How to Create a Biweekly Pay Schedule

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Written By Obaid Ur Rehman

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A biweekly pay schedule is the most common pay frequency. Here’s how your small business can implement it.

  • Every two weeks, there are 26 paychecks in a year, which are referred to as biweekly pay.
  • Semimonthly pay, which is distributed twice each month and 24 times year, is different from biweekly pay.
  • Biweekly pay usage depends on a variety of variables, but the ideal approach to execute it is always through payroll software.
  • Small company owners who want to implement a biweekly pay plan should read this article.

Consider a time in the past when you weren’t a small company owner but rather an employee. You may have periodically reminded yourself while you laboured at your chores that getting paid every two weeks made it all worthwhile. The crucial phrase is “every two weeks.” On a biweekly pay plan, many small firms pay their staff every other week. Continue reading to discover how to administrate and apply this timetable for your company.

Also Read: How to Connect with Customers

What is a biweekly pay schedule?

The payment of employee earnings every two weeks—often on a Friday—is known as a biweekly pay plan. For instance, suppose your staff members were paid biweekly in October 2021 and got their paychecks on Friday, October 8 and Friday, October 22, respectively.

Theoretically, biweekly pay schedules result in two employee payments every month because there are four weeks in a month. In fact, biweekly pay patterns might occasionally mean three payments each month for employees. Your biweekly paydays would have been Dec. 1, 15 and 29 if Dec. 1 had been the start of the month as opposed to Dec. 8. On a biweekly pay plan, it translates to three paychecks every month.

What’s the difference between biweekly and bimonthly pay schedules?

Biweekly pay arrangements are sometimes mistaken with the semimonthly pay schedule. Although it is incorrect, semimonthly salary is sometimes referred to as “bimonthly.” Bimonthly would mean every other month, but semimonthly would indicate twice a month, as you can see from the definition of “biweekly.”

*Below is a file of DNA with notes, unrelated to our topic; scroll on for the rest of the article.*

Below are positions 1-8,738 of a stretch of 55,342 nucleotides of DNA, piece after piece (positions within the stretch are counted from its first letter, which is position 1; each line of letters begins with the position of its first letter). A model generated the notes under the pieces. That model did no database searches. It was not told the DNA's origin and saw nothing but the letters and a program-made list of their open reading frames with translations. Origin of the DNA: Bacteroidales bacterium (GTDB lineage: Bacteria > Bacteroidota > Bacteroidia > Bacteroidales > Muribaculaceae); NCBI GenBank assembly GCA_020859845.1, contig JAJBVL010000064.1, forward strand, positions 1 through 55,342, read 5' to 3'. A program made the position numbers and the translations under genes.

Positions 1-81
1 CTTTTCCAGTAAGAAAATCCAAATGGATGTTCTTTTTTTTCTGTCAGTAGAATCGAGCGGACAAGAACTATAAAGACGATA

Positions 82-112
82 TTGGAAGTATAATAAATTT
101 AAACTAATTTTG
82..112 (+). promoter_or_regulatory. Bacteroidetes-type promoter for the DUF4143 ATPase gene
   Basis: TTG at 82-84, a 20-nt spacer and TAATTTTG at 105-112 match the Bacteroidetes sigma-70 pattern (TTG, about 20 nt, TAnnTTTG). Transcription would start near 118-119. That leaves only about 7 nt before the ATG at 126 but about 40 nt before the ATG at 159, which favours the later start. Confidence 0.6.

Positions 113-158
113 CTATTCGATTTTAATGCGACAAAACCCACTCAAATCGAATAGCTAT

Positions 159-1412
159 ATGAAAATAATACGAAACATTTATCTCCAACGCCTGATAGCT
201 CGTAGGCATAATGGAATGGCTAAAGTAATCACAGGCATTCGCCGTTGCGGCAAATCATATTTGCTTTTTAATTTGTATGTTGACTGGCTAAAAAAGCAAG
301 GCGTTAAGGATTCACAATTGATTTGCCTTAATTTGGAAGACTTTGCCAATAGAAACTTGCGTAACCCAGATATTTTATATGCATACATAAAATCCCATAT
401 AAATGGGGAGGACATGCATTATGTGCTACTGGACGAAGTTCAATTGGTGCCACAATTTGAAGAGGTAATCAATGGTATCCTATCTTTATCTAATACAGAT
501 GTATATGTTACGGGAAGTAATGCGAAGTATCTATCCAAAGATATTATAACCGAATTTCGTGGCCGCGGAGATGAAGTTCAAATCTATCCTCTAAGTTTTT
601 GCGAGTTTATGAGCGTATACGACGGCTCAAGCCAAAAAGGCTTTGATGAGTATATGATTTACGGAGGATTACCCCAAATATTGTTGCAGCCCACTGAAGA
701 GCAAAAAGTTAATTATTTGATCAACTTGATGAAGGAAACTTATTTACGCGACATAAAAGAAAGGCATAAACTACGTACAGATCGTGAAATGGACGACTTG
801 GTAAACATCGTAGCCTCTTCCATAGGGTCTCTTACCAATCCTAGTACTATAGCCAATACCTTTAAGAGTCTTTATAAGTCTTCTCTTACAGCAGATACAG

These pay schedules may appear to be the same since semimonthly pay results in two paychecks each month and biweekly pay plans sometimes provide two paychecks per month. Biweekly and semimonthly aren’t exactly the same, as the aforementioned example demonstrates. They diverge in these three crucial areas:

  1. Paychecks are sent every two weeks under a biweekly pay schedule, nearly invariably on the same day of the week. Two payments every month—not always on the same day of the week—are the outcome of semimonthly pay schedules. For example, if you pay your staff twice a month on the 15th and 30th, you can end up paying them on a Wednesday and a Thursday.
  2. In some months, biweekly pay schedules might result in three payments for an employee. However, semimonthly pay schedules result in two payrolls for employees per month.
  3. Biweekly compensation results in 26 employee payments annually because there are 52 weeks in a year. Semimonthly compensation results in 24 employee payments annually because there are 12 months in a year. As a result, compared to semimonthly checks, biweekly checks can include a somewhat lower amount of earnings.

Are biweekly pay schedules best for hourly or salaried employees?

Whether biweekly pay plans are suitable for both hourly and salaried employees may be a question that you have. The majority of payroll and HR professionals concur that biweekly pay is an excellent option for salaried staff. Whether biweekly is appropriate for hourly employees is a matter of opinion.